But there are places in scripture where these same queer moments exist–but we have to look for them, and sometimes they don’t come to us easily, or we may not have certainty. I became aware of one of my favorites when listening to a recording of Venerable Bishop Fulton J. Sheen talking about Palm Sunday. He speaks about Jesus telling his disciples to go into the city, and find a man with a water pot on his head. That man will have the young mule that Jesus will ride into Jerusalem that day, and the sense from reading that passage is that Jesus and this man with the water pot have either communicated directly or indirectly. Sheen says, “What kind of a man wears a water pot on his head?”
We know. We know because we experience life in this way. For us, it’s not just a strange man. This is someone who is gender fluid, someone who is perhaps trans!
The reading today reminds us not only of faith, and the kind of empty embrace faith sometimes presents to us; the reading reminds us that, in our community, many of us are unseen, or we are seen because we are “unworthy” to have Him enter our house. For many years, I walked trying to find a faith path that would open that door to allow Him to enter. Those who would bar the door to me, to allow me to practice my faith as I know it, my vocation in honesty that I know (my Franciscan vocation, my Queer vocation, and my Priestly vocation), are actually outside barring themselves from entry. What has seemed to us as a barring of our entering is in fact the prevention of anyone entering into the faith, into the house. We know the truth of love from our birth, maybe even our conception. We know this means that everyone can enter if they knock. We know that those who would bar us from entering bar Jesus from entering as well, and do so without knowing He stands in their midst!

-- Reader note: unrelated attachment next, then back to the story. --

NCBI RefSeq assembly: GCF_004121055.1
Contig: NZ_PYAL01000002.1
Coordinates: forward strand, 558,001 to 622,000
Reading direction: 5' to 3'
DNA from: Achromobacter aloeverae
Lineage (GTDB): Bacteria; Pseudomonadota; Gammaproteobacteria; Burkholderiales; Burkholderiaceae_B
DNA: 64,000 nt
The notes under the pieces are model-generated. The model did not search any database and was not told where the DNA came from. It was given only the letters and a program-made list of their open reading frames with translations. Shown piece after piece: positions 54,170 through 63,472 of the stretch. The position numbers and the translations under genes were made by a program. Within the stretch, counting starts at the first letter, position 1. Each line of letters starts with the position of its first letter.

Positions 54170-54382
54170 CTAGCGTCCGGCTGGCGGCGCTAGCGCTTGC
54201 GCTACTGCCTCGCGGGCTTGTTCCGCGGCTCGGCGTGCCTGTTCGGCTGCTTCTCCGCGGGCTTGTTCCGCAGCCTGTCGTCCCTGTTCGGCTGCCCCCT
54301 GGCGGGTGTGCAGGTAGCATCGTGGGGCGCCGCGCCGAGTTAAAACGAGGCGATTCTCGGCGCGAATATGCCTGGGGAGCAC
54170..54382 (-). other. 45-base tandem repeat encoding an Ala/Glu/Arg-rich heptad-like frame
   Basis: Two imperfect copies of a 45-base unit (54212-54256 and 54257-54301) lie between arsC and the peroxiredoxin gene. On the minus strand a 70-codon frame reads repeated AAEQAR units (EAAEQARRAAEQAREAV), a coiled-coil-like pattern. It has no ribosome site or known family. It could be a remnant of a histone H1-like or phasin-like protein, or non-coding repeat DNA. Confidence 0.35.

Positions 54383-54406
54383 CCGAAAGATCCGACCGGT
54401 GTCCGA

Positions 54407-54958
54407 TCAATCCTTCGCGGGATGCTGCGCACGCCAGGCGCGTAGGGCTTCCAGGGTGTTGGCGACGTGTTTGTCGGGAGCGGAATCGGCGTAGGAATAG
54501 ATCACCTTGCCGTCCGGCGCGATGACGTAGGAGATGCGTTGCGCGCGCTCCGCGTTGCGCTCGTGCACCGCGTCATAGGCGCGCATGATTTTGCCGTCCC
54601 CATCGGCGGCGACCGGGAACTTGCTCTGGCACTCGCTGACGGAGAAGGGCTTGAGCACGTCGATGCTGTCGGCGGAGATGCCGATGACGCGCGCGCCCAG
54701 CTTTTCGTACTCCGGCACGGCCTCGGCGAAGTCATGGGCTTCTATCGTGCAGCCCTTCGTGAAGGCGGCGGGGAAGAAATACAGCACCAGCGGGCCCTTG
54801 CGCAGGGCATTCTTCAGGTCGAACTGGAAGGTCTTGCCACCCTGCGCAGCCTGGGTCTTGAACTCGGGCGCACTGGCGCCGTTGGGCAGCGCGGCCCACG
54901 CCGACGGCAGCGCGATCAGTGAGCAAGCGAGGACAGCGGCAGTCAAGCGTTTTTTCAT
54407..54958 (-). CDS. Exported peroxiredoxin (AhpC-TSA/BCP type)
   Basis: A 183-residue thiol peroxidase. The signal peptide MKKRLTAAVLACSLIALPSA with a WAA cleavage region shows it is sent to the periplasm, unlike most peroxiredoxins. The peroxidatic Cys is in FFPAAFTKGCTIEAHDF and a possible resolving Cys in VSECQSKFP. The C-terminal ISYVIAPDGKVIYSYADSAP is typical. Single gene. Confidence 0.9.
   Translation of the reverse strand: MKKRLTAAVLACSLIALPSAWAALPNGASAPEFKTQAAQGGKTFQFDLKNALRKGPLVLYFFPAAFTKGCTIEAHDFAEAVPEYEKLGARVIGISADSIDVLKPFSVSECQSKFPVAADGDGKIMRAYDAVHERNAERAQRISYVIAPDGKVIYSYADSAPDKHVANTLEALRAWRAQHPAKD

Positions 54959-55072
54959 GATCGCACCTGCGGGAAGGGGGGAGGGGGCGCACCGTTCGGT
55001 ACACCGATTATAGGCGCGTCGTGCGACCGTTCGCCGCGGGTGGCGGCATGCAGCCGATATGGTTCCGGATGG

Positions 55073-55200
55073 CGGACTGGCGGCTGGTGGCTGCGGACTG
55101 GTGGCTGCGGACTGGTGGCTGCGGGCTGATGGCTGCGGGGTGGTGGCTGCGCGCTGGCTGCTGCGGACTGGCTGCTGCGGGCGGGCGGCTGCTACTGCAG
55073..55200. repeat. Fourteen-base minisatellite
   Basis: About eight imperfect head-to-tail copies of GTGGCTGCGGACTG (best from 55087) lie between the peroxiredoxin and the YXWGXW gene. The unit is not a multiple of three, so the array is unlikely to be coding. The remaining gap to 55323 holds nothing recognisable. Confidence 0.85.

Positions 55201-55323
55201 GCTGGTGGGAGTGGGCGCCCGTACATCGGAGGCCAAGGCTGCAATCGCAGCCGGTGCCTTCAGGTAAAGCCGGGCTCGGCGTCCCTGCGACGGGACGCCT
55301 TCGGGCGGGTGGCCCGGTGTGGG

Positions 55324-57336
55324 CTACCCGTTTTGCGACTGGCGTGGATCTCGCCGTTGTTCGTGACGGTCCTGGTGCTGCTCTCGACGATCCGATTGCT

In the Mass, before I take the bread, I say the words in Latin: Domine, non sum dignus, ut intres sub tectum mean: sed tantum dic verbo, et sanabitur anima mea. Lord, I am not worthy that Thou shouldst enter under my roof, say but the word, and my soul shall be healed.
In the Sacrament in which me meet the Lord, we say the very words of the centurion. We are reminded before taking the Sacrament that our faith embraces us even deeper when we allow ourselves to open to Christ, we recognize that no door can be an obstacle to God, or God’s love. We must only be willing and open to accept that Christ is present within us, that the presence can only increase in size, in warmth, in power, when we surrender our fear, our hate, our desire to block the door from anyone who wishes to enter.
One thought on “2-The Queer Centurion”
Thank you for the riff on Sheen’s reflection, insightful.